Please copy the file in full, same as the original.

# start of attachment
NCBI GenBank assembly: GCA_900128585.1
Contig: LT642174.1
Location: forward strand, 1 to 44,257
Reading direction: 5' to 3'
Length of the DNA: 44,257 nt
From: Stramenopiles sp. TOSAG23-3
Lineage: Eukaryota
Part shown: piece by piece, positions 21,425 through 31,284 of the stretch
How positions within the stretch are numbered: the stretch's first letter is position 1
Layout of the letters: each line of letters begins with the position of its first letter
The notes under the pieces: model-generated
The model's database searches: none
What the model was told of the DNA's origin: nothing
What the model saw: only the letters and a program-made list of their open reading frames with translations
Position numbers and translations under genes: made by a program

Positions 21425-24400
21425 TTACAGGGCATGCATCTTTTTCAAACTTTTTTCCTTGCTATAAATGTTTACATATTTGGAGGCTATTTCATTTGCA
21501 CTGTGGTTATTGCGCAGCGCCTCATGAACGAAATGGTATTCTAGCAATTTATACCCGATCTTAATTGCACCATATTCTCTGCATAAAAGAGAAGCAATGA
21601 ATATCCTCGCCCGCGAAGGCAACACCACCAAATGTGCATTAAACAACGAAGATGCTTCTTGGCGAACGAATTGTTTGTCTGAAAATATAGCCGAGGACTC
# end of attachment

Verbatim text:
NCBI GenBank assembly: GCA_900128585.1
Contig: LT642174.1
Location: forward strand, 1 to 44,257
Reading direction: 5' to 3'
Length of the DNA: 44,257 nt
From: Stramenopiles sp. TOSAG23-3
Lineage: Eukaryota
Part shown: piece by piece, positions 21,425 through 31,284 of the stretch
How positions within the stretch are numbered: the stretch's first letter is position 1
Layout of the letters: each line of letters begins with the position of its first letter
The notes under the pieces: model-generated
The model's database searches: none
What the model was told of the DNA's origin: nothing
What the model saw: only the letters and a program-made list of their open reading frames with translations
Position numbers and translations under genes: made by a program

Positions 21425-24400
21425 TTACAGGGCATGCATCTTTTTCAAACTTTTTTCCTTGCTATAAATGTTTACATATTTGGAGGCTATTTCATTTGCA
21501 CTGTGGTTATTGCGCAGCGCCTCATGAACGAAATGGTATTCTAGCAATTTATACCCGATCTTAATTGCACCATATTCTCTGCATAAAAGAGAAGCAATGA
21601 ATATCCTCGCCCGCGAAGGCAACACCACCAAATGTGCATTAAACAACGAAGATGCTTCTTGGCGAACGAATTGTTTGTCTGAAAATATAGCCGAGGACTC